In many ways, McPherson is a photo-negative of the self-proclaimed “climate skeptics” who reject the conclusions of climate science. He may be advocating the opposite conclusion, but he argues his case in the same way. The skeptics often quote snippets of science that, on full examination, doesn’t actually support their claims, and this is McPherson’s modus operandi. The skeptics dismiss science they don’t like by saying that climate researchers lie to keep the grant money coming; McPherson dismisses inconvenient science by claiming that scientists are downplaying risks because they’re too cowardly to speak the truth and flout our corporate overlords. Both malign the IPCC as “political” and therefore not objective. And both will cite nearly any claim that supports their views, regardless of source— putting evidence-free opinions on par with scientific research. (In one example I can’t help but highlight, McPherson cites a survivalist blog warning that Earth’s atmosphere is running out of oxygen.)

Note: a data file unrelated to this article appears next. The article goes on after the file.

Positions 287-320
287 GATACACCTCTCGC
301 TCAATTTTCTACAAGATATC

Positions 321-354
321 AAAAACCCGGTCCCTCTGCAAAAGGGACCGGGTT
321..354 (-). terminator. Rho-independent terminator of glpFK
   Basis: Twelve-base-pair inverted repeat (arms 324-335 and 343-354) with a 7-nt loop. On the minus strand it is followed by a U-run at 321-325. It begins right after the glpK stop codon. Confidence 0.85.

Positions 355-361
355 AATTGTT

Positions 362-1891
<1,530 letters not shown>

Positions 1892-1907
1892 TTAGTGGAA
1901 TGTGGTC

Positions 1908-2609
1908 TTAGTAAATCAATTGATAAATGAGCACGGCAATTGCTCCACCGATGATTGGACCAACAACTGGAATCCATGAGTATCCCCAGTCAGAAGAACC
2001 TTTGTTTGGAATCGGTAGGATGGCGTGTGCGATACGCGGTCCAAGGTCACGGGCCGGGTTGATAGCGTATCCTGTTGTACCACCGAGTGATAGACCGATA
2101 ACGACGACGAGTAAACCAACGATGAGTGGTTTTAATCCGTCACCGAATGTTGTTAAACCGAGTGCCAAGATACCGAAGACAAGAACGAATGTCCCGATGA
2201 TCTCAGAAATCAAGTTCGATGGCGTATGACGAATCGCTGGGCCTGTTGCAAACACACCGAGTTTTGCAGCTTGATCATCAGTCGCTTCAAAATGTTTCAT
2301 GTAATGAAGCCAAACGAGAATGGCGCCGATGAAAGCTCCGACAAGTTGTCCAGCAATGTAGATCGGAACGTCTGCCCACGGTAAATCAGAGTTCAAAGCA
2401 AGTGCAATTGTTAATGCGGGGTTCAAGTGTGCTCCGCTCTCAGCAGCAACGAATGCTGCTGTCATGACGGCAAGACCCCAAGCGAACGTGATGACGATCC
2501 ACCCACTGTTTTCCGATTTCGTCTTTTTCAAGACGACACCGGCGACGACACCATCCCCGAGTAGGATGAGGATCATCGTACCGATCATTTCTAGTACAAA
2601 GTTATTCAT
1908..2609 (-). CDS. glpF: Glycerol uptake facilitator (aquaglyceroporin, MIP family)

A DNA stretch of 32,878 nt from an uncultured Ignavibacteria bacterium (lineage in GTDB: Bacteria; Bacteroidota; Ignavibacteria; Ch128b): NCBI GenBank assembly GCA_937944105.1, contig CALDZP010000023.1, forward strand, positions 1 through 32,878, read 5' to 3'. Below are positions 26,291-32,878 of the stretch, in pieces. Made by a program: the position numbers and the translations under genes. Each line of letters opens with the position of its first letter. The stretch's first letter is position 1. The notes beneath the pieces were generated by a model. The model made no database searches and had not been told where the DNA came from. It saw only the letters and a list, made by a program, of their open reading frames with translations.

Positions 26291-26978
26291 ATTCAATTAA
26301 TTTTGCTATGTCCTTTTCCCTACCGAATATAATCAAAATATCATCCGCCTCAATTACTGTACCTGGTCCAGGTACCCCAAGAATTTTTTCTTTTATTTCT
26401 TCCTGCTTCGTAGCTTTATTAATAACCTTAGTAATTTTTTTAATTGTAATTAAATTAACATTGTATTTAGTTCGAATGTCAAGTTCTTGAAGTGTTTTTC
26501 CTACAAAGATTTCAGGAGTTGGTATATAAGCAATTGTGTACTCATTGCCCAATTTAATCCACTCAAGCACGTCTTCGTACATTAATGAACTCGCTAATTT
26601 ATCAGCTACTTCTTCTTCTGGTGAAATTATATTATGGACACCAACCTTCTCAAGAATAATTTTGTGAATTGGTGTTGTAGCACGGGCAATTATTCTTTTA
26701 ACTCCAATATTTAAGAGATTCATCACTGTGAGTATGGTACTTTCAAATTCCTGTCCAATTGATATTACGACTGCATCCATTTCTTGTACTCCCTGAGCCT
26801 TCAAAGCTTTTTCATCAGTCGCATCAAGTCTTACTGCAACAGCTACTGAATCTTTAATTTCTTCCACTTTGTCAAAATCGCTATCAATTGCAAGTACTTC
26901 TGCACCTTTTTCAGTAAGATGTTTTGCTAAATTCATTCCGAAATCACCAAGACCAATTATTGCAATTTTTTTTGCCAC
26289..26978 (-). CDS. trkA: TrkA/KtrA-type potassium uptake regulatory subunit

McPherson bills himself as a scientist simply passing along the science (even as he dismisses climate scientists and their work), but he cites nearly as many blog posts and newspaper columns as published studies. When he does cite a study, it’s often clear that he hasn’t taken the time to actually read it, depending instead on a news story about it. He frequently gets the information from the study completely wrong, which is a difficult thing for most readers to check given that most papers are behind paywalls (not to mention that scientific papers aren’t easy to understand).